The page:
The C.A.M. Report
Complementary and Alternative Medicine: Fair, Balanced, and to the Point
  • About this web log

    This blog ran from 2006 to 2016 and was intended as an objective and dispassionate source of information on the latest CAM research. Since my background is in pharmacy and allopathic medicine, I view all CAM as advancing through the development pipeline to eventually become integrated into mainstream medical practice. Some will succeed while others fail. But all are treated fairly here.

  • About the author

    John Russo, Jr., PharmD, is president of The MedCom Resource, Inc. Previously, he was senior vice president of medical communications at, a complementary and alternative medicine website.

  • Common sense considerations

    The material on this weblog is for informational purposes. It is not medical advice or counsel. Be smart, consult your health professional before using CAM.

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  • Recent Comments

    More research on vitamin D and diabetes

    It has been observed that low levels of vitamin D and calcium are associated with higher risk of type 2 diabetes.

    Now, researchers in Boston report an explanation underlying the relationship.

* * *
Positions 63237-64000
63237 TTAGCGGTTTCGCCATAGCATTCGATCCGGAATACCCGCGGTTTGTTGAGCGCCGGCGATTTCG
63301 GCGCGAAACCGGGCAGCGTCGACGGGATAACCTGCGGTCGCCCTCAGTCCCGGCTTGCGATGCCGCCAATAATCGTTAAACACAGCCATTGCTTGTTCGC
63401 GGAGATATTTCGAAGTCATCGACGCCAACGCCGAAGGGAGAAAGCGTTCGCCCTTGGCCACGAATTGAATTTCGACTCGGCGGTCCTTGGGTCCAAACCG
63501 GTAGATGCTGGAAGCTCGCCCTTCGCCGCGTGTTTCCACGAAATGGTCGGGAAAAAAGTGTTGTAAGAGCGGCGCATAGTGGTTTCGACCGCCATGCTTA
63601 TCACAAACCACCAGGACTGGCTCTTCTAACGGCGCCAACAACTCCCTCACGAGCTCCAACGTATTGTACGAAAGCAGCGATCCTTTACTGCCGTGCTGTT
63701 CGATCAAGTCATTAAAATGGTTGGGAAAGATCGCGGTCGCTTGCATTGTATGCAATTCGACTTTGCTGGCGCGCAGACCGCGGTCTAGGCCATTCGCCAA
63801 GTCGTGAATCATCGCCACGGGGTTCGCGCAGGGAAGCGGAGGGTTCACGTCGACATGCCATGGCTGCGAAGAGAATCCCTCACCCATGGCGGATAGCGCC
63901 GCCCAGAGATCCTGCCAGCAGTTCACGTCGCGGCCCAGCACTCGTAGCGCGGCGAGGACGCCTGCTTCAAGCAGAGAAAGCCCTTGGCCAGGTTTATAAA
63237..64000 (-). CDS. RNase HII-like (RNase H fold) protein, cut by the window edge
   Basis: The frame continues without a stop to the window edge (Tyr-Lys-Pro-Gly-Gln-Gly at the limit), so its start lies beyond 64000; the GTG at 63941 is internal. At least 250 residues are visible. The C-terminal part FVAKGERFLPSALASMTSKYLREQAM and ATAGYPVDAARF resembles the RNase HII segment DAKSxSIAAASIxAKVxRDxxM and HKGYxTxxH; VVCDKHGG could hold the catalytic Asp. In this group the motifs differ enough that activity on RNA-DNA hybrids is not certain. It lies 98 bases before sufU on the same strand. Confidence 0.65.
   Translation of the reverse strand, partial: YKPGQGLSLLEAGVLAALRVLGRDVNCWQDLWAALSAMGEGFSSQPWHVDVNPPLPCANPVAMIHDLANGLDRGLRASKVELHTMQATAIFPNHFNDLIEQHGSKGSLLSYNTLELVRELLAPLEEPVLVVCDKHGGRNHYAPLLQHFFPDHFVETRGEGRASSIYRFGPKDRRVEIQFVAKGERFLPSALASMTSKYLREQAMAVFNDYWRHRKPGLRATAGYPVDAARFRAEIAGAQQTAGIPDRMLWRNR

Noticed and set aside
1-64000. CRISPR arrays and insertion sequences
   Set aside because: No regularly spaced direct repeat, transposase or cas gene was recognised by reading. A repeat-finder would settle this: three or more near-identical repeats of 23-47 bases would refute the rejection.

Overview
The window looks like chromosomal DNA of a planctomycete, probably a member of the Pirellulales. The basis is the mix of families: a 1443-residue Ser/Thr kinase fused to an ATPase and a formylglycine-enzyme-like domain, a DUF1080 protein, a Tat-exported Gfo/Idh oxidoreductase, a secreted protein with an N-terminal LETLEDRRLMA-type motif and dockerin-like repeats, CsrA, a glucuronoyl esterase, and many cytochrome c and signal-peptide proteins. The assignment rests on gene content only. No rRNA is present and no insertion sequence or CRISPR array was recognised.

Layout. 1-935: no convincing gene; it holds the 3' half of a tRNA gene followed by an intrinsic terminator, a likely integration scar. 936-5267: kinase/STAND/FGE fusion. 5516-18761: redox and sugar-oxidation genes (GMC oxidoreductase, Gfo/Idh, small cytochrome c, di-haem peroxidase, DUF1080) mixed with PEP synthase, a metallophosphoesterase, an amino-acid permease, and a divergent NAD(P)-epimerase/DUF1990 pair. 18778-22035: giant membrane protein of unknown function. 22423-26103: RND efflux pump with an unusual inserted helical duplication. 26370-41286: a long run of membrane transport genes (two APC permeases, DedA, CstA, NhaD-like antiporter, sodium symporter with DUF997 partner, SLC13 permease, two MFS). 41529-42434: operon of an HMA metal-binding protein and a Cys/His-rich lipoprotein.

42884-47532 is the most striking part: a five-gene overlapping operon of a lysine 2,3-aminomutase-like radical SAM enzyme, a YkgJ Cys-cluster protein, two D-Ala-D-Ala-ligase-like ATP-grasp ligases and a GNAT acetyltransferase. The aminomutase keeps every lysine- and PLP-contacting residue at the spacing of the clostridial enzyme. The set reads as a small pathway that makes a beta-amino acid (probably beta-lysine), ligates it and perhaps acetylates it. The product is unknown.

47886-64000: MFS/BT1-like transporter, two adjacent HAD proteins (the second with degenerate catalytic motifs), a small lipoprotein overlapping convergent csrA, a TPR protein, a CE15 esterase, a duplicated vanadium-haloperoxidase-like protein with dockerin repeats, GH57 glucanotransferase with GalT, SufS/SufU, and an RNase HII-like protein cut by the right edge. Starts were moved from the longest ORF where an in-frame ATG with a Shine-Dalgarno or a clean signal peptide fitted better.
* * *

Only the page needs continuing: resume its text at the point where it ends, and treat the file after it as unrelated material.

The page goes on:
First, the details.

    • 92 adults at high risk of diabetes were randomly assigned to a treatment group for 16 weeks.
      • Cholecalciferol (a form of vitamin D, also called vitamin D3) 2000 IU once daily
      • Calcium carbonate 400 mg twice daily
      • Placebo
    • Pancreatic beta cell ability to secrete insulin was measured using a glucose-tolerance test.
    • Insulin response, insulin sensitivity, and measures of changes in blood levels of glucose were also measured.
    • Neither the patients nor researchers knew the treatment given — double blind.

    The bottom line?

    • Participants had an A1c of 5.9%.
      • A1c test is used as a standard tool to determine blood sugar control for patients with diabetes.
      • Levels at or higher than 6.5% are diagnostic for diabetes.
    • Higher levels of vitamin D were associated with significantly improved insulin secretion.
    • A1c was not changed in either group.
    • There was no significant difference in any outcomes with calcium compared with no calcium.

    The bottom line?

    The value of this study is that it shows a logical progression from observation to analytical testing of a hypothesis. It has limited application to treatment at this time.

    Accordingly, the authors concluded, β€œIn adults at risk of type 2 diabetes, short-term supplementation with cholecalciferol improved beta cell function.”

    7/19/11 20:42 JR

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